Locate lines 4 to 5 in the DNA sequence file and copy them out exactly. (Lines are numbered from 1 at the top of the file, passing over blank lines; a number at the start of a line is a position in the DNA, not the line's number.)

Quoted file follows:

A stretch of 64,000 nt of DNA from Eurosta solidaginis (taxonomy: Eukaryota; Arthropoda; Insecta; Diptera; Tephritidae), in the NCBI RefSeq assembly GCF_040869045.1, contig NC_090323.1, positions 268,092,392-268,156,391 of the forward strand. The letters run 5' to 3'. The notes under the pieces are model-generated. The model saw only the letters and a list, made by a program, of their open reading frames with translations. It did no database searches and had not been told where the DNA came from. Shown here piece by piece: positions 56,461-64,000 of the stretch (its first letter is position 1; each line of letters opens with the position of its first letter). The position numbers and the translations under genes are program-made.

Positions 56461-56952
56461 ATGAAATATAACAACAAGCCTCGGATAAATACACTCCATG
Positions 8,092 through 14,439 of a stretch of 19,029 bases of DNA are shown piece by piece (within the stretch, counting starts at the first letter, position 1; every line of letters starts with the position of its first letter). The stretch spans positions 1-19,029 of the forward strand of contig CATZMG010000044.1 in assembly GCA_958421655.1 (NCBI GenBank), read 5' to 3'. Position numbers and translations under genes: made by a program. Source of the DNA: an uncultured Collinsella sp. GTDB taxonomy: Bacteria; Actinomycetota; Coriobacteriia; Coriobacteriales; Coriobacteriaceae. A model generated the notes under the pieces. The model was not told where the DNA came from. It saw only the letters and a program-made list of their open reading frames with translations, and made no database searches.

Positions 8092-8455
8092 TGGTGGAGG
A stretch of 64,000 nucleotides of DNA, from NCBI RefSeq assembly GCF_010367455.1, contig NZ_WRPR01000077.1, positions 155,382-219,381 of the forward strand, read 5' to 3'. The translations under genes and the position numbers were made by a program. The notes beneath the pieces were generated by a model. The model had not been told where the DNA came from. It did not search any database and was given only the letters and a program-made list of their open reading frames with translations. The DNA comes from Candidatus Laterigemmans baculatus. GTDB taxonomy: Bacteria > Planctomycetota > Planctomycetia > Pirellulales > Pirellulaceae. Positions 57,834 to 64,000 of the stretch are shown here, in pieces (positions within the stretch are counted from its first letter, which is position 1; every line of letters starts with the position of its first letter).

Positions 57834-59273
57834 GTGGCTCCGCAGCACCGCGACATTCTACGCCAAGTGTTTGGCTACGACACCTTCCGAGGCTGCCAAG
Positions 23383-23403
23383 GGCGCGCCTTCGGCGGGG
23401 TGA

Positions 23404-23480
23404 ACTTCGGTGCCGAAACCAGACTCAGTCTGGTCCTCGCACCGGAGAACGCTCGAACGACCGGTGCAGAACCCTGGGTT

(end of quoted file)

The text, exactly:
Positions 8,092 through 14,439 of a stretch of 19,029 bases of DNA are shown piece by piece (within the stretch, counting starts at the first letter, position 1; every line of letters starts with the position of its first letter). The stretch spans positions 1-19,029 of the forward strand of contig CATZMG010000044.1 in assembly GCA_958421655.1 (NCBI GenBank), read 5' to 3'. Position numbers and translations under genes: made by a program. Source of the DNA: an uncultured Collinsella sp. GTDB taxonomy: Bacteria; Actinomycetota; Coriobacteriia; Coriobacteriales; Coriobacteriaceae. A model generated the notes under the pieces. The model was not told where the DNA came from. It saw only the letters and a program-made list of their open reading frames with translations, and made no database searches.

Positions 8092-8455